Just like the famous Carrie Bradshaw spends most of "Sex and the City 2" trying to recapture the sparkle in her aging relationship with Mr. Big, so the film spends its two-and-a-half hour runtime trying to reclaim the za za zu of the HBO series. That dialogue that felt so fresh in 1998 is now as tired as a mom with two kids. The characters you knew and loved have (metaphorical) bags under their eyes to match the sagging lines they have to deliver. The show was always more fantasy than reality, as a New York City writer without an Upper East Side apartment or (gasp!) a single pair of Manolo Blahniks can attest. Most women could find more that resembles reality in Mordor than in the Manhattan lives of these ladies who brunch.
'SATC2' finds Carrie (Sarah Jessica Parker) has been married to Big (Chris Noth) for almost two years, and the man she spent a decade trying to tie down is now too settled and pouts when he has to leave the couch to go to a movie premiere. Charlotte (Kristin Davis) is now a stay-at-home mother of two, overwhelmed by her daughter's disastrous trip through the terrible twos and the inability of her hot nanny (Alice Eve, "She's Out of My League") to wear a bra. Miranda (Cynthia Nixon) continues to struggle with balancing her life as a law firm partner, a wife to Steve (David Eigenberg), and a mother to Brady. Meanwhile, Samantha (Kim Cattrall) fights a valiant battle against time, ingesting hormones in an attempt to stave off menopause (and retain her legendary sex drive).
Everyone needs a change, so when Samantha is offered a free trip to Abu Dhabi, she and the ladies take off to the Middle East (with far grander amenities than Nermal, if it needs to be said). Their sheikh-sponsored trip makes their already lavish New York life look positively poverty-stricken, but the city seduces them with more than just butlers, massages, and a palatial suite. As anyone who's seen the trailer knows, Carrie's ex-fiance Aidan (John Corbett) shows up in the middle of a market, and she sees it as a sign, particularly in the midst of her trouble with Big.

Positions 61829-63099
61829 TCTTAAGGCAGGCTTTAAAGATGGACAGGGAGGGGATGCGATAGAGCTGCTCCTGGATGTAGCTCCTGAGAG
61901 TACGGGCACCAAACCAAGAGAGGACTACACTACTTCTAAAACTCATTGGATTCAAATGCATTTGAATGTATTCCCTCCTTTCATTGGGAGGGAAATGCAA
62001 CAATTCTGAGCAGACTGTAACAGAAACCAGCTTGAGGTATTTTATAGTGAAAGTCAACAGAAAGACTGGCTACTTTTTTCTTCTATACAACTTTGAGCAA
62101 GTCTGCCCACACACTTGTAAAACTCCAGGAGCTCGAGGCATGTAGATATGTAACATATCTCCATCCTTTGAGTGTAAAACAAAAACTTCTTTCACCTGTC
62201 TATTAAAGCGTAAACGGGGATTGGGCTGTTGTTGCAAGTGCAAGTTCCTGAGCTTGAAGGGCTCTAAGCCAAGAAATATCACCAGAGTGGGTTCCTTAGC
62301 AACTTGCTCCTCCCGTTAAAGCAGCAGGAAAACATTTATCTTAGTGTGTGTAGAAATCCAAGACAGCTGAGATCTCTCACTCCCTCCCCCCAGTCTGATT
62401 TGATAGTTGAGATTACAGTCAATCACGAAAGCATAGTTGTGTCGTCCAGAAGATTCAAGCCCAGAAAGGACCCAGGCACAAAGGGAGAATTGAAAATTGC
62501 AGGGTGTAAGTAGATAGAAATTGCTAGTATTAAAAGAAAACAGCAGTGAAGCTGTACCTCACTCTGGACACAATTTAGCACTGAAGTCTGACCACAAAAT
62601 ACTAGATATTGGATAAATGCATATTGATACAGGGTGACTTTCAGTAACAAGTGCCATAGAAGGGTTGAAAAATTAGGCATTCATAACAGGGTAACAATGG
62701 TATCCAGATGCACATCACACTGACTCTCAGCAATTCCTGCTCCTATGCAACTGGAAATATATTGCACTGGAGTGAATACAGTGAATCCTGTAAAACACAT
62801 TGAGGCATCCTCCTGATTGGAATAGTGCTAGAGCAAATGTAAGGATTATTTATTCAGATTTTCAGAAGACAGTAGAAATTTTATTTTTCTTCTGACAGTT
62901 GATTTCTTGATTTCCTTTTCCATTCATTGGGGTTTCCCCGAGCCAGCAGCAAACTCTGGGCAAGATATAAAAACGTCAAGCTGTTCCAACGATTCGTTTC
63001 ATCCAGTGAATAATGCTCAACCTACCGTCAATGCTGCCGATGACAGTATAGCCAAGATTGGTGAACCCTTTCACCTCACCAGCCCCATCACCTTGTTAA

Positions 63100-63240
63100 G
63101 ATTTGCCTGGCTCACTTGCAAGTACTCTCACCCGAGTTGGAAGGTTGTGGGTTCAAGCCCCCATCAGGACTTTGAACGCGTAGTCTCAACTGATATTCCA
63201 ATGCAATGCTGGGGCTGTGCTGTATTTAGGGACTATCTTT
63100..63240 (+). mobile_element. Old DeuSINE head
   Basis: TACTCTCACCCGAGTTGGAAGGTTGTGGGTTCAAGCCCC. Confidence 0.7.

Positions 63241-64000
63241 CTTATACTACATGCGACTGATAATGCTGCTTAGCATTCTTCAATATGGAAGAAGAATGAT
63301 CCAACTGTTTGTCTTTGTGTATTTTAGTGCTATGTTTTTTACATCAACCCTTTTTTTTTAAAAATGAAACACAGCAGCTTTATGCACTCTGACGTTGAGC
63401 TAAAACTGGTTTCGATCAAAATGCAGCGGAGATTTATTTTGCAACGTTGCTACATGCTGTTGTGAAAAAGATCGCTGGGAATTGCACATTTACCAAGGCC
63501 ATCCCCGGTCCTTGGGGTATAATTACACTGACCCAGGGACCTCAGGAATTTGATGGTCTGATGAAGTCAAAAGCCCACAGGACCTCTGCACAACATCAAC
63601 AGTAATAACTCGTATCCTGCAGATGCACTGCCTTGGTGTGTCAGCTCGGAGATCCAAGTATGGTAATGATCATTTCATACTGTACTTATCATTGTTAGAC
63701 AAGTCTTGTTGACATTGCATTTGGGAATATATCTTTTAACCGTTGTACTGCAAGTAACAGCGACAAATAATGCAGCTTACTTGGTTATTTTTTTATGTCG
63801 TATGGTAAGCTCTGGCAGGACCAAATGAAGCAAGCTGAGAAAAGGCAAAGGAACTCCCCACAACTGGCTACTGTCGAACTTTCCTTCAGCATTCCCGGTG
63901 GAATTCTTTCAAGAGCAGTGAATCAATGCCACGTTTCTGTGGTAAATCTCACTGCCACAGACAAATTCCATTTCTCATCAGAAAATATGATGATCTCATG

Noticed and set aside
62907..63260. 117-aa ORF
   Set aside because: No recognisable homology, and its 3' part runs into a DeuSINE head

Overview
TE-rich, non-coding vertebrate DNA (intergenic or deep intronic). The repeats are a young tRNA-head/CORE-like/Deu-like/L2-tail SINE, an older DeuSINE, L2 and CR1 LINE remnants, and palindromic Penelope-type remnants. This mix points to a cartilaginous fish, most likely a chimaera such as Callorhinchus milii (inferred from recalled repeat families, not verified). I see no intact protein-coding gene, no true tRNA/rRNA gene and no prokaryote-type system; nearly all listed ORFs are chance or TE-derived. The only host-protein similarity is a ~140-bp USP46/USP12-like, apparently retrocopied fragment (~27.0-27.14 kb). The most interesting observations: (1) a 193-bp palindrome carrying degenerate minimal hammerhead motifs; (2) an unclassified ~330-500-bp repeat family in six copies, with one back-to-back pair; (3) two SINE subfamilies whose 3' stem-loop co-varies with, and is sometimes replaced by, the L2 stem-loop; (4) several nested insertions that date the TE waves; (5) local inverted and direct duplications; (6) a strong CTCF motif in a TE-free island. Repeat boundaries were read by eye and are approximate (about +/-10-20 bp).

Following the exact same formula as the first film (wedding + exotic location + colorful clothes), "Sex and the City 2" actually just feels like an overgrown, sweeps-month episode of the show -- but with bad writing. The lavish nuptials of Stanford (Willie Garson) and Anthony (Mario Cantone) fulfills the first requirement, while casting Liza Minelli as the ceremony's officiant (and entertainment) adheres to the model of celebrity guest stars. The tried-and-true ratings grab of bringing back beloved characters (Corbett's Aidan and Jason Lewis's Smith Jerrod) will likely work just as well for the box office as it does for the Nielsen ratings.
Though the plot seems tailored more for box-office bulk than narrative grace, the film's biggest problem is its dialogue. The actors throw off the cheesiest of lines and then laugh at their own jokes, almost serving as a laugh track to tell us that something is worth a giggle. The show often deftly balanced truly funny, often bawdy jokes with wry insight into modern dating, but the movie just uses bad puns and cheesy lines.
A score from Aaron Zigman encrusted with strings and embellished with world music elements adds to the supposed glamour, but it's the soundtrack that seems most off. How many times can one film use Jay-Z's neo-anthem "Empire State of Mind"? A karaoke scene where the ladies indulge in a heavy-handed rendition of Helen Reddy's "I Am Woman" goes on forever and only adds to the film's dated feeling, despite its gay wedding and of-the-moment fashions.
"Sex and the City" has always been about excess, and this sequel to the 2008 hit film is no exception. From the glittery New Line logo that opens the film to its greedy running time, "Sex and the City 2" doesn't know when to stop. The movie has more wardrobe changes than a Lady Gaga tour, and costume designer Patricia Field doesn't hesitate to show off more clothes than most people would wear in a decade. The show's cultural impact has been on more than just relationships and even third-wave feminism; there's been an obvious effect on fashion, but it's more than just clothes and the highly prized shoes. Consumerism is king, and its prominence here doesn't make the film seem like an escapist fantasy. When the women's biggest concern is flying home in coach to their luxury apartments filled with designer clothes, it's just silly and borderline insulting.
The film somehow improves as it goes along, packing its most of its best moments into its final third. A drunken, unflinchingly honest interaction between the two mothers Charlotte and Miranda stands out; while the rest of the film is about surface and sheen, there's a brief, raw honesty in the scene. For once, it doesn't seem to be about who they're wearing, it's about who they are. [D+]